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Slowly but surely, I continue to raise from the dead all the accessories on the old man’s ShopSmith. This weekend the jointer came out of retirement. It took about an hour to disassemble, knock all the rust off, and align correctly, but once it was ready, it fired right up.

The simple fact of it is this is still a great way to get the job done in my shop. I don’t really have the room to set up full units of each power tool station I might need, but this rig works just the same in the end. As many have pointed out, there are better jointers in the world, and you do pay a setup cost in time with each tool swap — but for the sheer bonus of having one, the ShopSmith pays out in spades with each project.

This was also the first day of service for the accessory coupling that connects the jointer to the head stock. It makes one of 3 parts I’ve paid the rather heavy SS retail price for. However, with the excellent results I’m getting out of the rig, it seems to be worth it.

ShopSmith [Website]


8 Responses to ShopSmith Jointer: Back From The Dead

  1. Jerry says:

    I tend to agree with some others that the SS does take a bit of time to swap out the different tools. However, anyone with limited shop space can quickly discover that they have more incentive to get in the shop and get busy if they have a SS in there. I have never owned a SS but have used one many times and have been impressed at the accuracy I get when taking time to carefully set things up. It’s certain that you can’t just quickly swap out the various tools and get very good results. Of course, that applies to those specific purpose tools as well. Taking time to set up before starting up is always the best plan.

  2. Shopmonger says:

    Jerry I am glad to see someone who understands the idea behind the SS. I too have never owned one, but my grandfather and my uncle have owned one for many years and they do some wonderful wood working with them. I have used them on occasion and I always found them to be a very capable unit. Most of the naysayers and haters have never really used one. They simply go on what they have heard and what they understand to be true. The SS is a wonderful tool, and can be for decades. I am lucky and have stand alone room for stand alone tools, but if i did not …SS is the way to go.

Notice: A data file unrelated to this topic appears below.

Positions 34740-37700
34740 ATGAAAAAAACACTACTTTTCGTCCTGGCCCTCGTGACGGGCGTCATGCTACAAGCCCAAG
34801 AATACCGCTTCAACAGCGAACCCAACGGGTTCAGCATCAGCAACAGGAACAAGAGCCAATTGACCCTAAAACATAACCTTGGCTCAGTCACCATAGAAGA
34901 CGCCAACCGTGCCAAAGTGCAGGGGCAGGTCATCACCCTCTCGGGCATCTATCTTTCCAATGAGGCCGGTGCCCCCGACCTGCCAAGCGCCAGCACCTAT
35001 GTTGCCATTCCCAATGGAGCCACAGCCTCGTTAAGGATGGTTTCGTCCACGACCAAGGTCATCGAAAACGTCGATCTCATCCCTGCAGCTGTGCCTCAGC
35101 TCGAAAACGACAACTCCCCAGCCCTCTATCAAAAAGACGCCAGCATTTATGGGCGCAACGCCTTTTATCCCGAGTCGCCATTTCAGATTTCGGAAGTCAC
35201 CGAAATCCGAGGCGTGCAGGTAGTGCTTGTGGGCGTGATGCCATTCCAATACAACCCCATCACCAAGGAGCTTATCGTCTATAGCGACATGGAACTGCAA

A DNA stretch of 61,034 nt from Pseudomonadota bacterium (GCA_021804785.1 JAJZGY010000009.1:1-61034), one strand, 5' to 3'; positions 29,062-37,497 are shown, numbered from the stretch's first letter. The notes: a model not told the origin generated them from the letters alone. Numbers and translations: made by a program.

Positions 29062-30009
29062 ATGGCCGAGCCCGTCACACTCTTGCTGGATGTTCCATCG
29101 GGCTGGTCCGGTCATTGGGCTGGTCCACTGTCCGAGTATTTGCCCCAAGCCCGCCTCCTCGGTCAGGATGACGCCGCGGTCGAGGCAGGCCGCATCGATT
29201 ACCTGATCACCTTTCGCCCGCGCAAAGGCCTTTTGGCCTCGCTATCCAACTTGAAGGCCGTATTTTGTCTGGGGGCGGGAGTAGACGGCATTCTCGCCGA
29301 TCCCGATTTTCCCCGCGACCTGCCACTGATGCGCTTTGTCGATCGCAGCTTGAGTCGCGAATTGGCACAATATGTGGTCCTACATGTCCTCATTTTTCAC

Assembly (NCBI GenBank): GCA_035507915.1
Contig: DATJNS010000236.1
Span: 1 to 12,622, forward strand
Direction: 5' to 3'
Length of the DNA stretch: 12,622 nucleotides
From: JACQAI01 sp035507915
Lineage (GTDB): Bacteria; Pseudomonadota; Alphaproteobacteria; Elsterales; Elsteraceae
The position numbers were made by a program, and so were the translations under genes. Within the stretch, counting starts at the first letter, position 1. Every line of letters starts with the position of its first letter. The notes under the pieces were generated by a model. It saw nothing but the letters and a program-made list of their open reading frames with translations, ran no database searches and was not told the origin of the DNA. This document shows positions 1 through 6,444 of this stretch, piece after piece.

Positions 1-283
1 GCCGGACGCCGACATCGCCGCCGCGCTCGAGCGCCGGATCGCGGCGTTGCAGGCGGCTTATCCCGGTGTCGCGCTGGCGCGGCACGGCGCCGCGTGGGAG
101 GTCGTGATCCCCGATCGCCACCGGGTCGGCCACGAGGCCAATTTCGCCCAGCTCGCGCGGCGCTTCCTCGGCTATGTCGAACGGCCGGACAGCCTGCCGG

3. SG says:

    I have Montgomery Ward’s SS 2 that was given to me a while back. While it is decidedly less of a machine than the 5, I can honestly say that it is extremely versatile and does work very well.

    I don’t work with wood much, but do a lot of metal work. I have re-purposed this to handle things like buffing aluminum, drilling, and some grinder work. Just to think that I have three machines in the space of one is something that I do enjoy about it.

    Not the best, but not the worst. And consider that this thing has been running for over 40 years and 4 owners says a lot for this thing.

  4. fred says:


    I’m with you – as the lyric in the Dylan song goes “don’t criticize what you don’t understand”. I’m a woodworker only by avocation – and leave that part of my commercial business to those who have been trained to the craft and carry the appropriate union cards. For my home shop, I have a fair amount of room – and acquired my machine tools over time – starting with a table saw and a jointer – and the shopsmith seemed pricey when I was starting out. I also note that from what I’ve seen over the years – many others coax very good work (better than mine) out of Shopsmiths. This is probably because they are more talented than I am – rather than a result of the machinery we use. I am also humbled by the notion that Colonial craftsman – working mostly with hand tools – produced finer furniture than I will ever even aspire to.

  5. Kurt Schwind says:

    My shop is tiny. I can either have 1 table saw, or 1 shopsmith. I had a 1960 craftsman tablesaw that died a little over a year ago. I opted to get a used, but well kept shopsmith as a replacement and I don’t regret it at all.

  6. pmbard says:

    I just inherited a ShopSmith from my wife’s grandfather. What’d you use to knock off the rust?

  7. Todd Kimball says:

    Have inherited a Shop Smith table saw with the patent #89581 serical No Model 10PE. Any information on the year etc. of the saw would be appreciated.

  8. John Harrell says:


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